Early recognition of chronic osteomyelitis in a diabetic foot wound is crucial to expedite formal diagnosis and treatments. Physical therapists practicing in PT-driven wound clinics, without physician oversight, are limited within the PT practice act; requiring additional communication and coordination of care to arrange for physician referrals, imaging, arterial studies and labs to confirm osteomyelitis. Early diagnosis is essential to optimize treatment for limb preservation and prevent surgical measures. This session aims to discuss how to optimize treatment outcomes for osteomyelitis; including antibiotic management, debridement, controlling diabetes, smoking cessation, and offloading with a total contact cast. Further research is indicated on removable offloading devices and their effectiveness on healing plantar diabetic foot wounds when the total contact cast is not appropriate.  

Kristin Bojrab, PT, DPT, WCC, CFCS, CFNIP, DWC, FACCWS
Wound Care Physical Therapist
Eskenazi Health

11:45am – 12:30pm
Complex Wound Management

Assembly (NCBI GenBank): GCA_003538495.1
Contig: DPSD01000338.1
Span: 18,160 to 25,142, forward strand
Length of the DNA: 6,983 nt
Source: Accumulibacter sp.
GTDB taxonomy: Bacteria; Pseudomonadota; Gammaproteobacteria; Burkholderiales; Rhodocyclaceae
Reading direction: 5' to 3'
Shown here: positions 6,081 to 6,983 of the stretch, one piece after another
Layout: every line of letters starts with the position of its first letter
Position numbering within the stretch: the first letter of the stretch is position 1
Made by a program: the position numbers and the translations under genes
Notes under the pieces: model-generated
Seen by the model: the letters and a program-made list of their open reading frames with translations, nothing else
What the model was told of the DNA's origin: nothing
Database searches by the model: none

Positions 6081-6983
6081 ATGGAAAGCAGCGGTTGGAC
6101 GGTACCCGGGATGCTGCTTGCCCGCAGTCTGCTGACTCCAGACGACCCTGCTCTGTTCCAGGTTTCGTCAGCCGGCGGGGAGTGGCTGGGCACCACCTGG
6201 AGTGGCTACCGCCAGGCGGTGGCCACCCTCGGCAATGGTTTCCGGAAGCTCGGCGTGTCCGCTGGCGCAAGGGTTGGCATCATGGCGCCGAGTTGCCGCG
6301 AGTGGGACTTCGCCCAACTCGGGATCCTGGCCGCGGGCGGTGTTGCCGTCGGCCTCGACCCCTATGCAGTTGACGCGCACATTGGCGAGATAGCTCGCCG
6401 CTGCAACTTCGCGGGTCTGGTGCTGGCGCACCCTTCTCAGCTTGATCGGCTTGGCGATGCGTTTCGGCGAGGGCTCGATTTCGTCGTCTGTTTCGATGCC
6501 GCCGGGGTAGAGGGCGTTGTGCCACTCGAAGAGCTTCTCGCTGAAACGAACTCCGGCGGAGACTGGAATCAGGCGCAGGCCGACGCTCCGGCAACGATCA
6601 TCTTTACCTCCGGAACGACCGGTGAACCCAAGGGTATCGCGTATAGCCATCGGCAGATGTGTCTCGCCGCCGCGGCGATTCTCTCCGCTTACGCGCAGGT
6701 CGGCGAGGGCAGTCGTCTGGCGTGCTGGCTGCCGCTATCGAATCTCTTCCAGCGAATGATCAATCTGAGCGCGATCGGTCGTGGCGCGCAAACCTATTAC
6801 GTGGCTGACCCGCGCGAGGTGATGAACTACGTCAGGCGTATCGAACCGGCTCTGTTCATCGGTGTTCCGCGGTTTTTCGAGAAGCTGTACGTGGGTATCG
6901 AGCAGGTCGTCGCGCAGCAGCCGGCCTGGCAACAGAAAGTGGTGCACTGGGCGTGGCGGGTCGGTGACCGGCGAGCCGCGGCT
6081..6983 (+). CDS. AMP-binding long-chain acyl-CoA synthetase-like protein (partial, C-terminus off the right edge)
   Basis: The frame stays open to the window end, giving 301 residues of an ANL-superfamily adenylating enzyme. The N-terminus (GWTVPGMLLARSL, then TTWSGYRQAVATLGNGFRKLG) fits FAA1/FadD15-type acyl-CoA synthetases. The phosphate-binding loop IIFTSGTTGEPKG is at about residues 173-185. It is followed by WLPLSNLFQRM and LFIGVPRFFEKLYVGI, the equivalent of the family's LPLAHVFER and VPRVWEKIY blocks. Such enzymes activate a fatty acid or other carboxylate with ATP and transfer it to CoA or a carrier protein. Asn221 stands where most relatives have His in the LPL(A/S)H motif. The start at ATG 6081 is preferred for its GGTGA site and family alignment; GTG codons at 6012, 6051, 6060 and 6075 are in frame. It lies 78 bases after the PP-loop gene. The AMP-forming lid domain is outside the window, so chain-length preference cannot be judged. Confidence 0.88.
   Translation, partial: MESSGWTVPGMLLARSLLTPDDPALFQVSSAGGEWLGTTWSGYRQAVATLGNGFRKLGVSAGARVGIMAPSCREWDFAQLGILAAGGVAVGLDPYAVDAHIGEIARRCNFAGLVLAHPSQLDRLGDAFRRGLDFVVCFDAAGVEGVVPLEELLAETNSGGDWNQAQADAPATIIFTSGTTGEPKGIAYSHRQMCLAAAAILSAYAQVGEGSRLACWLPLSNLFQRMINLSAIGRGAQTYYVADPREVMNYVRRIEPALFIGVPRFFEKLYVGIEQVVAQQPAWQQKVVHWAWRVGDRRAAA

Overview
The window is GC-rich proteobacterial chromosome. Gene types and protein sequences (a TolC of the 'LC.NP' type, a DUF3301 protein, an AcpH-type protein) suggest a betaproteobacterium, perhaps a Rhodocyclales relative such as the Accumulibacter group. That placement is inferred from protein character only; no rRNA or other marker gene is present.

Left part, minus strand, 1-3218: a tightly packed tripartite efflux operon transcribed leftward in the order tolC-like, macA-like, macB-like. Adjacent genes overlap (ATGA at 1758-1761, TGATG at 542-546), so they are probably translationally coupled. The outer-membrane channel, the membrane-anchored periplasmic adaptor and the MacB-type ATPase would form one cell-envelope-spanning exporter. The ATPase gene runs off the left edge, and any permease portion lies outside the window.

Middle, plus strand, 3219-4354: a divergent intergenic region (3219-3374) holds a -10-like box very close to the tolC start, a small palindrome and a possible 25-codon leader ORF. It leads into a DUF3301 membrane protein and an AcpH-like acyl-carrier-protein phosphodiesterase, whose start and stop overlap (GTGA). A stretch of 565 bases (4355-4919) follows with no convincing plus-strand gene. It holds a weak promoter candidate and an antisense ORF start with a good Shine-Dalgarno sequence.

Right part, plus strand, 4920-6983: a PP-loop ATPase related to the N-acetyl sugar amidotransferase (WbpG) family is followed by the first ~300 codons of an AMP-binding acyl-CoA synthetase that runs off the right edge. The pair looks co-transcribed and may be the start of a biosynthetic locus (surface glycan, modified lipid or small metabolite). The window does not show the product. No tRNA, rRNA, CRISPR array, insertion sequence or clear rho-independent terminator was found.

Wound healing is a critical physiological process to maintain the integrity of the skin as a mechanical barrier after trauma. It can be generally divided into hemostatic, inflammatory, proliferative and remodeling phases. Complex wounds classically arrest in the inflammatory phase without further progression. Many factors can lead to this, including poor systemic conditions or poor local tissue environments such as vascular compromise or infection. Proper understanding of the healing process is essential when addressing any complex wound. This session will explore the evaluation and treatment of complex wounds and highlight the importance of the interprofessional team approach when evaluating patients with this condition. Topics to be discussed will include: